29263015

    Citation

    Juchler, Céline, et al. "The Contemporary Bacteriologic Epidemiology of Osteoarticular Infections in Children in Switzerland." The Journal of Pediatrics, vol. 194, 2018, pp. 190-196.e1.
    Juchler C, Spyropoulou V, Wagner N, et al. The Contemporary Bacteriologic Epidemiology of Osteoarticular Infections in Children in Switzerland. J Pediatr. 2018;194:190-196.e1.
    Juchler, C., Spyropoulou, V., Wagner, N., Merlini, L., Dhouib, A., Manzano, S., ... Ceroni, D. (2018). The Contemporary Bacteriologic Epidemiology of Osteoarticular Infections in Children in Switzerland. The Journal of Pediatrics, 194, pp. 190-196.e1. doi:10.1016/j.jpeds.2017.11.025.
    Juchler C, et al. The Contemporary Bacteriologic Epidemiology of Osteoarticular Infections in Children in Switzerland. J Pediatr. 2018;194:190-196.e1. PubMed PMID: 29263015.
    * Article titles in AMA citation format should be in sentence-case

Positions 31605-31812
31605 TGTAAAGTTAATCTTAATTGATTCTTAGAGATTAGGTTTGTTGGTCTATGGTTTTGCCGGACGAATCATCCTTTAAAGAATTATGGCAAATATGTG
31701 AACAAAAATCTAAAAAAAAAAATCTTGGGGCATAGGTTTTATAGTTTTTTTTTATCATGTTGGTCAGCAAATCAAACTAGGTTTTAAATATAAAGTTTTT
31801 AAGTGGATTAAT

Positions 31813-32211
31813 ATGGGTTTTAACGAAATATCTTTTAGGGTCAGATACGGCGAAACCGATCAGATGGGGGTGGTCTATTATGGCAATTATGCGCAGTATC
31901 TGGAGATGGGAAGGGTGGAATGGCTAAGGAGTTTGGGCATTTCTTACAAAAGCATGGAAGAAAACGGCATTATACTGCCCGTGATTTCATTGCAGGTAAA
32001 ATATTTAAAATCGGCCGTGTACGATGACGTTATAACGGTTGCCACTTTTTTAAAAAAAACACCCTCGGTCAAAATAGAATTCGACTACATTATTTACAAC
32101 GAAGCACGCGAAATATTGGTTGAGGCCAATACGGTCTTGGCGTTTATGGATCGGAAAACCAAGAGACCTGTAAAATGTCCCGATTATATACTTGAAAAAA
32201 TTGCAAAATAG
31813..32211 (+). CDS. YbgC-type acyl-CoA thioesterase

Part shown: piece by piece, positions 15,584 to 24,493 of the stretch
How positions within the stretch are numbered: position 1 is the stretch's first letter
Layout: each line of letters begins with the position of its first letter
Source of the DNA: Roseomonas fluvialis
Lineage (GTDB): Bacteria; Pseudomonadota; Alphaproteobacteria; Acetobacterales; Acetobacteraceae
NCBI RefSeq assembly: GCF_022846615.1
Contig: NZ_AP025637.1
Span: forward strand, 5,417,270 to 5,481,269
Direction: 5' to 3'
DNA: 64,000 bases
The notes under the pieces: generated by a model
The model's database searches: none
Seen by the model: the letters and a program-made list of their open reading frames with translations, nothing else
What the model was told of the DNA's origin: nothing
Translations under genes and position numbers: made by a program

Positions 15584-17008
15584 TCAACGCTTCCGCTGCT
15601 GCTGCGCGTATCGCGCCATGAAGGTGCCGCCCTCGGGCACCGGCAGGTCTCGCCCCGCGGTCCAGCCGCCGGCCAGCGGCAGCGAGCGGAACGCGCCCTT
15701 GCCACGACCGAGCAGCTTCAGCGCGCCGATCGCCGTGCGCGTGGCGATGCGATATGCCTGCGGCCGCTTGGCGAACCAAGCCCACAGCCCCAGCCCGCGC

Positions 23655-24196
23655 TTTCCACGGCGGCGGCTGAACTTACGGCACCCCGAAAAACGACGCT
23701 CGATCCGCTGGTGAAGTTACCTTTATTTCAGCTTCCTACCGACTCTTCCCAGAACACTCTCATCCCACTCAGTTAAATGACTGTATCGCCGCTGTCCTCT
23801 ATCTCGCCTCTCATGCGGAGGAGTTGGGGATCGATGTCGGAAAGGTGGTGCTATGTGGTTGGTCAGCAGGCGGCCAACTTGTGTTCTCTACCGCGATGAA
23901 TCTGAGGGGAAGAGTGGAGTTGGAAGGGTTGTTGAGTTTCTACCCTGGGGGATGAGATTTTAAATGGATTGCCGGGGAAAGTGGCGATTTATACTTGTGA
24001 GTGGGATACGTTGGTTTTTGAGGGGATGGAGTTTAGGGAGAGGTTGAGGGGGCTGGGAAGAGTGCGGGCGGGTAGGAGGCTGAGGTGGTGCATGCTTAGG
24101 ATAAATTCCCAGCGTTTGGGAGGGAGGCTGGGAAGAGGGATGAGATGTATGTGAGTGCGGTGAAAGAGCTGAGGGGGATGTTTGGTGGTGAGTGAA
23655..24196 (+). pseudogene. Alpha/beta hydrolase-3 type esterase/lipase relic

TY - JOUR T1 - The Contemporary Bacteriologic Epidemiology of Osteoarticular Infections in Children in Switzerland. AU - Juchler,Céline, AU - Spyropoulou,Vasiliki, AU - Wagner,Noémie, AU - Merlini,Laura, AU - Dhouib,Amira, AU - Manzano,Sergio, AU - Tabard-Fougère,Anne, AU - Samara,Eleftheria, AU - Ceroni,Dimitri, Y1 - 2017/12/18/ PY - 2017/05/22/received PY - 2017/11/01/revised PY - 2017/11/13/accepted PY - 2017/12/22/pubmed PY - 2019/3/21/medline PY - 2017/12/22/entrez KW - Bacteriological epidemiology KW - Kingella kingae KW - Pediatric osteoarticular infection KW - Switzerland SP - 190 EP - 196.e1 JF - The Journal of pediatrics JO - J. Pediatr. VL - 194 N2 - OBJECTIVES: To assess the contemporary bacteriologic epidemiology of pediatric osteoarticular infection with particular regard to children's ages, because Kingella kingae has gained increasing recognition as the predominant pathogen for osteoarticular infection in young children. STUDY DESIGN: Retrospective file review of enrolled children from 0 to 15 years of age, admitted to our institution from 2007 to 2015 for suspected osteoarticular infection (217 cases). Information on age, sex, the bone or joint infected, imaging studies, and laboratory data (including bacterial investigations) were collected for analysis. RESULTS: Microorganism identification was possible for 138 infected children (63.6%), through blood (cultures or polymerase chain reaction [PCR]) and/or operative samples (cultures or PCR). Thirty-one patients (14.3%) were found to both have positive blood cultures and operative samples. The results of positive bacteriology specimens identified the most common causative pathogen for osteoarticular infection as K kingae (47.8% of microbiologically confirmed osteoarticular infections of all ages, and 87.7% in children between the ages of 6 and 48 months), significantly more common than Staphylococcus aureus (35.5% of microbiologically confirmed osteoarticular infections of all ages, and 78.2% in children >4 years of age). CONCLUSIONS: Use of the appropriate PCR assays demonstrated that K kingae currently is the major bacterial cause of pediatric osteoarticular infection, especially in children <4 years of age in whom K kingae is more common than S aureus. PCR assays should be used in routine microbiologic laboratory evaluation to improve diagnostic performance. However, despite the use of molecular methods, there are many osteoarticular infections in which no microorganism is detected, which suggests that these infections may be caused by other as yet unrecognized fastidious microorganisms. SN - 1097-6833 UR - https://www.unboundmedicine.com/medline/citation/29263015/The_Contemporary_Bacteriologic_Epidemiology_of_Osteoarticular_Infections_in_Children_in_Switzerland L2 - https://linkinghub.elsevier.com/retrieve/pii/S0022-3476(17)31581-0 DB - PRIME DP - Unbound Medicine ER -